It was the week before Christmas, and Mareto was three years old. His Awana class was building gingerbread houses, a project intended to be very easy for the children.
A small cardboard house was given to each of the kids, along with their supplies: graham crackers, frosting, a plastic knife, and various bowls of candy. All they had to do was spread some frosting on the cardboard house, place the crackers over that, spread more frosting around, and plop candy on top. Easy. Well . . . easy for everyone else.
I knelt by Mareto’s chair and whispered the first step to him: “Let’s spread some frosting on the house, buddy!”
He looked at me, confused but interested, as I scooped some frosting out of the can with his knife. I handed it to him, but he didn’t know what to do with it. So I did what comes naturally for us as a team: I placed my hand over his and manually guided him through the task. A little while later the goopy frosting was dripping from the house.
We went through each step until we got to the last one. I encouraged him enthusiastically, “This is the best part, Mareto! You can stick candy anywhere on this house! Go crazy!”
He grinned and reached for some gumdrops. A minute later he sat back, satisfied. There were about twelve red gumdrops all on one side of the roof. I gushed over his house, telling him how beautiful it looked and how he’d done a great job. He was proud, and it was a sweet little Christmas memory shared by the two of us.
Until the little girl across the table spoke up. “Why is he so dumb?”
The words hung in the air over the table as I stared back, trying to process what this little blonde-haired three- year-old girl had just asked me. Somehow I stammered out, “Ww-what?”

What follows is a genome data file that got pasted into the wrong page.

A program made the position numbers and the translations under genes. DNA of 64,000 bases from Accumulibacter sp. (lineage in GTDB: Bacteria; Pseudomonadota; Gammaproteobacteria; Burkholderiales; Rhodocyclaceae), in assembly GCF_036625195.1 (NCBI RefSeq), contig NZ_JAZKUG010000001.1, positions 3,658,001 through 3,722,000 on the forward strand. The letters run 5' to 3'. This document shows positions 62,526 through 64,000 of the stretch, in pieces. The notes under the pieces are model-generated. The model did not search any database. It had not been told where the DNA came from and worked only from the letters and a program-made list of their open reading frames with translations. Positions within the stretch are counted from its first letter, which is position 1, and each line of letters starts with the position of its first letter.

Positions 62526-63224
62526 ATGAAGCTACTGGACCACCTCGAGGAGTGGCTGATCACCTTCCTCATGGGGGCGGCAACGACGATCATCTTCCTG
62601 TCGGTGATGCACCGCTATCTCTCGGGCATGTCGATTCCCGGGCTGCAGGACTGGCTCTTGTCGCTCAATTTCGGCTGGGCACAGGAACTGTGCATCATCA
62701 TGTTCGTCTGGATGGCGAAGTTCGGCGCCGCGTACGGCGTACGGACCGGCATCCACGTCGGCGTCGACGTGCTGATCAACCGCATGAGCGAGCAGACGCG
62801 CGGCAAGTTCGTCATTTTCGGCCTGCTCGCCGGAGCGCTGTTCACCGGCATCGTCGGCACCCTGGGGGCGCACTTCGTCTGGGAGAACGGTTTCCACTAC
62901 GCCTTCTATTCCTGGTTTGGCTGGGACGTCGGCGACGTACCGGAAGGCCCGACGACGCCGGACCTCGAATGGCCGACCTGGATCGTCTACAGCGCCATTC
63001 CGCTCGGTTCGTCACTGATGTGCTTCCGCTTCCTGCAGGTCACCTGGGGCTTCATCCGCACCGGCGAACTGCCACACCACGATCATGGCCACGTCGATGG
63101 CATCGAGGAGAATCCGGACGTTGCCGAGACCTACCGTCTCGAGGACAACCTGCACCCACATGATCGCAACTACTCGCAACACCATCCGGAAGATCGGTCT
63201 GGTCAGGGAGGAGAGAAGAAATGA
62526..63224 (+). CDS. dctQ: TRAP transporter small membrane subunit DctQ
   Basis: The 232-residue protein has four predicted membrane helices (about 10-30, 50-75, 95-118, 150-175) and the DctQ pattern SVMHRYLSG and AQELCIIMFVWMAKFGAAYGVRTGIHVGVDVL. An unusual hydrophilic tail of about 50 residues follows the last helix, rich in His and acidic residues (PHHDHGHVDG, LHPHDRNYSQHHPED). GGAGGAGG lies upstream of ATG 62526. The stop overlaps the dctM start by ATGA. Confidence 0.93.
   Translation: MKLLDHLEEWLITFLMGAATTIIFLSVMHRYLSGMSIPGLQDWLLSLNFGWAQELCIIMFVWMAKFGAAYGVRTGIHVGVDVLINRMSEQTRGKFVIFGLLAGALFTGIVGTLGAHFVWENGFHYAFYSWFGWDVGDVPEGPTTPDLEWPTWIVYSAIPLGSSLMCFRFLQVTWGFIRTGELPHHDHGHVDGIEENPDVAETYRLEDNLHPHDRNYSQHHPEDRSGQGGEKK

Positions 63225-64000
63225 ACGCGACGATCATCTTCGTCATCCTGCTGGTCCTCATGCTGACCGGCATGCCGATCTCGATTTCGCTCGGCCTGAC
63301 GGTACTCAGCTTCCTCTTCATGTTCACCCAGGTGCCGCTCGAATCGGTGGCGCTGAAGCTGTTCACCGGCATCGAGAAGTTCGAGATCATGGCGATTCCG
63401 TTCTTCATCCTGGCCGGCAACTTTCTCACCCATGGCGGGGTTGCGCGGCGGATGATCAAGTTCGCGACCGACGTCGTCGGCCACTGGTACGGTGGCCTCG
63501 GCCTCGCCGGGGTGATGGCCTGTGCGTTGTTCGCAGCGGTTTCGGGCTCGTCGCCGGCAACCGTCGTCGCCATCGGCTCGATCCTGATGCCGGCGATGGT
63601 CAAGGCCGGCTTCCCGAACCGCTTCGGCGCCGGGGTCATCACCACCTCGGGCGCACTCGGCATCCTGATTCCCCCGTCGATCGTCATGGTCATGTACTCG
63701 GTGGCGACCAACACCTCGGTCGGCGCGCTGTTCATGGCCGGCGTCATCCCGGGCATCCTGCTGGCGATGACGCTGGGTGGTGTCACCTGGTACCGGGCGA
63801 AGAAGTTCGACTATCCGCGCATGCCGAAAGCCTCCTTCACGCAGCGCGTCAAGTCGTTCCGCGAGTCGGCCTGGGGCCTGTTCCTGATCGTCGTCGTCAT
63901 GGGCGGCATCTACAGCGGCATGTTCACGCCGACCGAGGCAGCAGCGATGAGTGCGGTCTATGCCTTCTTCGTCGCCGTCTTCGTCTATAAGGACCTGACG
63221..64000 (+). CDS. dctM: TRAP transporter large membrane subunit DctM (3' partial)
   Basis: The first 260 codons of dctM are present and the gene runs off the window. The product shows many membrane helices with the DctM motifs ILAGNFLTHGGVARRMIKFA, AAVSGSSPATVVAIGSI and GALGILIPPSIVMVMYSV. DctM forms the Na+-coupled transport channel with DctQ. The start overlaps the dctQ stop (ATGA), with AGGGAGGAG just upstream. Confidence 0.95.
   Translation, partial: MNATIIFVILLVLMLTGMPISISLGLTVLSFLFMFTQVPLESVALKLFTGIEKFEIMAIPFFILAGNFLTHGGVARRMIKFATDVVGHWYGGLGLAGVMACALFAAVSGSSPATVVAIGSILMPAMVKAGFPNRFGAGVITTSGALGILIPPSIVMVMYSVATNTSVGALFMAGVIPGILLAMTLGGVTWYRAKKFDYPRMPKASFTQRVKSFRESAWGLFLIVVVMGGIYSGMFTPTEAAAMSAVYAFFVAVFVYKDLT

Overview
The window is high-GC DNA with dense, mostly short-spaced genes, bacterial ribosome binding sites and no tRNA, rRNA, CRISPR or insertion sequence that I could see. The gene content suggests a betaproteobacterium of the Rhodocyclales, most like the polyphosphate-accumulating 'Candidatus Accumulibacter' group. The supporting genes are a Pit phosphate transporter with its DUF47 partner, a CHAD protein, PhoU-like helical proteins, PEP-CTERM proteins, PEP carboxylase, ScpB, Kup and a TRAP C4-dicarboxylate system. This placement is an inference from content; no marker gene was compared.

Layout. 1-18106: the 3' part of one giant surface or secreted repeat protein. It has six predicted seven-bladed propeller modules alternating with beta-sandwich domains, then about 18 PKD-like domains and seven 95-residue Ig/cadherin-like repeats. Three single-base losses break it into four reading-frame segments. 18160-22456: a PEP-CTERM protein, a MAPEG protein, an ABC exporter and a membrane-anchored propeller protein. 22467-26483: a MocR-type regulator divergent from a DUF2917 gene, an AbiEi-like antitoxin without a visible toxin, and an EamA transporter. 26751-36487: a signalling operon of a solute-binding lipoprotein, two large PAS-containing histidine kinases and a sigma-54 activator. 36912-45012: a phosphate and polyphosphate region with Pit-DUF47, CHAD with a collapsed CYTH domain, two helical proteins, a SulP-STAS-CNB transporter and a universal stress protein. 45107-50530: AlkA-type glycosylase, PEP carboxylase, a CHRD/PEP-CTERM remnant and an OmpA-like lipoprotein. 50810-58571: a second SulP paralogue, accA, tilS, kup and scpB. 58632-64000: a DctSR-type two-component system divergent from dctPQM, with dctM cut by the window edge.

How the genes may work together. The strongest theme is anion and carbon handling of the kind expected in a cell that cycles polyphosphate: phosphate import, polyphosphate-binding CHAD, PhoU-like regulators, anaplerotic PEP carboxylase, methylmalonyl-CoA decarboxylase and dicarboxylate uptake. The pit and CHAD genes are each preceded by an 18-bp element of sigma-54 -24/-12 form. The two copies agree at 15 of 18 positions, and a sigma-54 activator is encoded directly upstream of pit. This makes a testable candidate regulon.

“Why is he so dumb?” she repeated, giving Mareto a look that I can only describe as a mixture of pity and disgust. I was stunned.
I finally stammered out that he simply made his house the way he liked it, and that certain tasks are harder for him than they are for other children—but that he is not dumb at all.
She grew tired of the conversation and went back to rearranging the candies on her roof.
When I looked down at Mareto, there was a golf ball– sized lump in my throat—but he was smiling across the table at the little girl who had just called him dumb. He looked at her little gingerbread house, then back up at her, and said, “Pretty!”
She smiled back and said, “Thanks! I like yours too.”
I cried later that night after I tucked Mareto into bed, but somehow I knew he was going to be okay. The world might not always be kind to him, but he would be kind to the world . . . and teach everyone what love looks like.
I want to be more like Mareto.
My first instinct in the face of meanness isn’t love; it’s self-defense. And sometimes self-defense looks a bit like hurting someone else the way they’ve hurt us, doesn’t it? The process always entails someone hurting me, me hurting them, and both of us walking away angry, resentful, bitter, and maybe a bit ashamed. Hurt keeps on filtering through everyone until someone stops it.
Someone has to be brave enough, or innocent enough, to swallow his or her pride and respond in love. Love changes the trajectory of life.We don’t have to know someone’s story to love them well. It should be enough to remember that they have a story, just as we do.
Hurt people hurt people. And we’re all hurting. There’s only one answer that can break the cycle: love. Love holds us together, heals wounds, restores relationships, and changes things. The whole world hinges on us responding in love.